One squirrel soon arrived and began to eat and eat and eat. Other squirrels arrived too and hopped frantically near the wagon. If they got close to the wagon, the squirrel inside jumped out and chased them away. When he was full he set about hiding the rest of the sunflower seeds, still not letting any other squirrel near the wagon. In squirrel world, it seems, there is no sharing even in abundance.

When I went out the next day I found only millet seeds in the wagon. I decided to scatter more seeds around and between our two large maples. Our bully squirrel could hardly defend the whole area. This worked to some extent, but there was still no doubt about who was lord of the bird seed and who had to sneak in and run. Eventually all the sunflower seeds were gone and only the millet remained, which the squirrels seemed to ignore.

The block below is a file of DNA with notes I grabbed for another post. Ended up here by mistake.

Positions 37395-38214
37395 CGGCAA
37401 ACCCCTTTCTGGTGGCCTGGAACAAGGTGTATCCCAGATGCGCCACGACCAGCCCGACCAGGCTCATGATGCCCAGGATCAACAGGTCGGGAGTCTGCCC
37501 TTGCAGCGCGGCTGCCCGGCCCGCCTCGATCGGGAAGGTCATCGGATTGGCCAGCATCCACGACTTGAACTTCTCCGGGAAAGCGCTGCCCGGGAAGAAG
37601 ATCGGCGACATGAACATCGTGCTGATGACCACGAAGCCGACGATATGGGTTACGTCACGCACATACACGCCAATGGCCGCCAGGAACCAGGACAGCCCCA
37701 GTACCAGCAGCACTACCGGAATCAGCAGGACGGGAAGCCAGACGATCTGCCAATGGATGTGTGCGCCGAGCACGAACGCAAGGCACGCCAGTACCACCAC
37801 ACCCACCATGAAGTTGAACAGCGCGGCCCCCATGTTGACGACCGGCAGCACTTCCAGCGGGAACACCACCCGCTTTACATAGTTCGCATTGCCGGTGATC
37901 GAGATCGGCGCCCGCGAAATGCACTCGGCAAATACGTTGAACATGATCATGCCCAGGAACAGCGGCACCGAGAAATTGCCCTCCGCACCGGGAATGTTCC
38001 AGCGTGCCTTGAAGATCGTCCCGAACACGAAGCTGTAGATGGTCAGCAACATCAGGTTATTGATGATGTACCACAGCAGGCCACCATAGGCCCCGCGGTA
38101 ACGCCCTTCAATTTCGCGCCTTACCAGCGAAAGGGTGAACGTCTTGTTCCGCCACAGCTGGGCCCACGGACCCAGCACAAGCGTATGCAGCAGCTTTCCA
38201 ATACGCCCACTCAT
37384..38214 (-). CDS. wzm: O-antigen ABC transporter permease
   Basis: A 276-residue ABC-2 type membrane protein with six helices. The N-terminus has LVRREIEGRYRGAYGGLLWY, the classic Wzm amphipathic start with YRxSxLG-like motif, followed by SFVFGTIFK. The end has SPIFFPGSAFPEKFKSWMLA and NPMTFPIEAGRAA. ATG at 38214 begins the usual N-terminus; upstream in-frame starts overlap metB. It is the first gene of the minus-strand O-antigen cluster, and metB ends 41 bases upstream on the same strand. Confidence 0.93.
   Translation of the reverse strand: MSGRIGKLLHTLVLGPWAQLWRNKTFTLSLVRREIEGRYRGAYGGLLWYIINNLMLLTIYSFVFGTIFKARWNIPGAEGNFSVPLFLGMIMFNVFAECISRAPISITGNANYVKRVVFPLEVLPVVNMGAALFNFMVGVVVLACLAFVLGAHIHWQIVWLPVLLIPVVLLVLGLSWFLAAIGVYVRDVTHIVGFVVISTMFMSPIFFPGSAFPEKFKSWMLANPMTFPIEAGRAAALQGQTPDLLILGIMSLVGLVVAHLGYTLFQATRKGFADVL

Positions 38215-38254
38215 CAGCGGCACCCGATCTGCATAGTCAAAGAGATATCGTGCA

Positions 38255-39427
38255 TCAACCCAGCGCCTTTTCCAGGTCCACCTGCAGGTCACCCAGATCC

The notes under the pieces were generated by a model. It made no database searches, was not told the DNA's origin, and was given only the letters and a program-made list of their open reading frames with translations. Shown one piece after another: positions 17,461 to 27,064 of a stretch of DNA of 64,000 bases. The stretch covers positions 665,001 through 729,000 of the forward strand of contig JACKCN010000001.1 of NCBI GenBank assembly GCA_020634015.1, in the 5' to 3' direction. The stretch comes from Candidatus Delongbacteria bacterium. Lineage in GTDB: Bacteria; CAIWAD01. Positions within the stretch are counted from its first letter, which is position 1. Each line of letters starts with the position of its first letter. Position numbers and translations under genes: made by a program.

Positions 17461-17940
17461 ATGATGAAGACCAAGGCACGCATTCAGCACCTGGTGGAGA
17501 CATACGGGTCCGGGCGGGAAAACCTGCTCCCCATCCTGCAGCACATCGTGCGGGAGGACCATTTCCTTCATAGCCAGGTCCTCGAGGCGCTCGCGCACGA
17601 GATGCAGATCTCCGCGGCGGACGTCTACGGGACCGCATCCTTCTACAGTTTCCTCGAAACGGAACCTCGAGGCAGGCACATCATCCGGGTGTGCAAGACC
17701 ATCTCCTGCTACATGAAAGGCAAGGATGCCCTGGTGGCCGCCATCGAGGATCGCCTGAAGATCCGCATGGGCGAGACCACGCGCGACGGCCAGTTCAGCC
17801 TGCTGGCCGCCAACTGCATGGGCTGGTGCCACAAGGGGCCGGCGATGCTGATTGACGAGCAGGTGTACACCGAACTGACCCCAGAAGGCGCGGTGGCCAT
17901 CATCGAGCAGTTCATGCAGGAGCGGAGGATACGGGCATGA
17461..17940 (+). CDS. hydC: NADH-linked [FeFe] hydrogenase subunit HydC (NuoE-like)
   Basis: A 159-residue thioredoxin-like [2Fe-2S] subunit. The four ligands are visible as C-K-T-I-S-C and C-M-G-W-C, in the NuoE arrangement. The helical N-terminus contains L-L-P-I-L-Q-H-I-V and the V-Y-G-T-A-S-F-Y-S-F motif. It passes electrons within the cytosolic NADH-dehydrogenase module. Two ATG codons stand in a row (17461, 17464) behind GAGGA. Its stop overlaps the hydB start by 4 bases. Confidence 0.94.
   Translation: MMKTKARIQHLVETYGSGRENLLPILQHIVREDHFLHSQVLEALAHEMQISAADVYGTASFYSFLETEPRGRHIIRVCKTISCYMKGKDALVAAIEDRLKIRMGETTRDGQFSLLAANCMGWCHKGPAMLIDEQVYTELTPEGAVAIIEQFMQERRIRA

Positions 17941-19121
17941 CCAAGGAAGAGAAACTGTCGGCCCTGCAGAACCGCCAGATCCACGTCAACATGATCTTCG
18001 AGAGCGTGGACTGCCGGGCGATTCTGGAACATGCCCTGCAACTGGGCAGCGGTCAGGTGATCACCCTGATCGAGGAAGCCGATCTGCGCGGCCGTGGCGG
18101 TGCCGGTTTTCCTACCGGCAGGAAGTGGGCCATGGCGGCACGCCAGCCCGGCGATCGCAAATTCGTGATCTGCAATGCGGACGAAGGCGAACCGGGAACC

Enter a dove with a taste for millet. He was a stranger. No doves had been visiting in our yard. He went contentedly pecking about the millet leavings while the boss squirrel chased the other squirrels about in the trees. As it happened the boss squirrel chased another squirrel down one of the maples as the dove was ambling about at its base. The boss squirrel altered course to jump directly on the dove, sending it flying. In the squirrel world, I guess, there is no sharing even of what isn’t wanted.

But it is not a great thing being a boss squirrel. You generally get enough to eat, but you must constantly fight off intruders. These squirrels seemed to spend half their time chasing each other up and down and through or flipping their tails at each other. No truce is ever called in squirrel land.

But that is squirrel nature. A generous spirit can hardly be practiced when the next month may bring starvation. Any sunflower seeds conceded to a fellow will be missed when there is nothing more to dig up. And millet is really much better than starvation. Squirrel survival depends on a selfish nature.